Squirrel monkeys are great jumpers using their tails as rudders and for balance as they leap through the trees. A baby squirrel monkey is a clinger baby, riding on mom’s back for the first few weeks of life. When a baby arrives, “aunties” often help with parental responsibilities. Those “aunties” are probably learning how to be a mom. About one month of age, a youngster will venture off mom’s back to play. Social play helps the youngster bond with his/her peers.
Distribution: Forests of northern South America, in the northern and eastern regions of the Amazon Basin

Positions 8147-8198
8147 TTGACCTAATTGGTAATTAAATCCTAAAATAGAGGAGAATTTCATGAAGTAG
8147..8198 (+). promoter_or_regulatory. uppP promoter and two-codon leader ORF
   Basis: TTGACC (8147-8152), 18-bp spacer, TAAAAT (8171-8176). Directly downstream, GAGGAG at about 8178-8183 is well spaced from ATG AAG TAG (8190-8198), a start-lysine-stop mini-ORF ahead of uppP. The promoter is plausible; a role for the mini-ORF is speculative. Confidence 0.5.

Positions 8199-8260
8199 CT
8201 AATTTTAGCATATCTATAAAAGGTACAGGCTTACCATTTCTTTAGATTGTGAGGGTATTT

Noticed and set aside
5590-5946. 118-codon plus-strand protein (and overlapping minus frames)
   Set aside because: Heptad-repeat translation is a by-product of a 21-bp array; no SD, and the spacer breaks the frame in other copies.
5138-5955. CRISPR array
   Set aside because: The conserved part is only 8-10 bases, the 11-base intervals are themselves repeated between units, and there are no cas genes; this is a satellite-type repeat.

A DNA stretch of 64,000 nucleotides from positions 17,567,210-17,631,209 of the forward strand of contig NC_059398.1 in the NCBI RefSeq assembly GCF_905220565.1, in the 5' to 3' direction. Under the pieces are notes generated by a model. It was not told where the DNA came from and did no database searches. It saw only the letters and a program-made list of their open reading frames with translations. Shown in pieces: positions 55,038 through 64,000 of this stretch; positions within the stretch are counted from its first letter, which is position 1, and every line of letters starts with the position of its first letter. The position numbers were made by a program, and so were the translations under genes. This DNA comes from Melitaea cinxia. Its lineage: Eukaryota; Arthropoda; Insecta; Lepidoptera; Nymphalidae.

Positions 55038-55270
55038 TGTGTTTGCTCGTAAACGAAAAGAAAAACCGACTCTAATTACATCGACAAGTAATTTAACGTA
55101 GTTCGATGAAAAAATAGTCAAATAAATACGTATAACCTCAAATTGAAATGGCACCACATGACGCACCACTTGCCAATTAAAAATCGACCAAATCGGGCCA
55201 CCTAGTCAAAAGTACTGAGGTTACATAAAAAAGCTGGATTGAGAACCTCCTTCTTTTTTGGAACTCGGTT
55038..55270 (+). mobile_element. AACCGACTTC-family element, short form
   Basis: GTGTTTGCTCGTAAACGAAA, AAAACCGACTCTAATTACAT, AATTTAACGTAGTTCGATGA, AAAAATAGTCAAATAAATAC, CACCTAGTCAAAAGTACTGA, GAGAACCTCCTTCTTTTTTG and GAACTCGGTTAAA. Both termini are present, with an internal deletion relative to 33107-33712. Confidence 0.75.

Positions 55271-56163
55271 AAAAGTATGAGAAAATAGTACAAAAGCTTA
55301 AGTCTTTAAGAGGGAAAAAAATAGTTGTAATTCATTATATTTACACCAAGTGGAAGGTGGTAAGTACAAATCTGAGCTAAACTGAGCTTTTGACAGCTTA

Diet in the Wild: Insects and fruits
Diet at Caldwell Zoo: Monkey chow, varied fruits and vegetables, insects, eggs, bread and seeds
IUCN Red List Status: Least concern, population decreasing
Threats: Capture for pet trade, habitat loss
Squirrel monkeys will form community groups of up to 100 members, usually numbering between 20 and 75 individuals and having multiple males and females. Within these groups there is a single, linear hierarchy of dominance, with males usually being dominant to the females.
Squirrel monkeys will sometimes travel with capuchin monkeys, which move through the canopy above them. The capuchin monkeys disturb and flush out insects, making them easy pickings for the squirrel monkeys.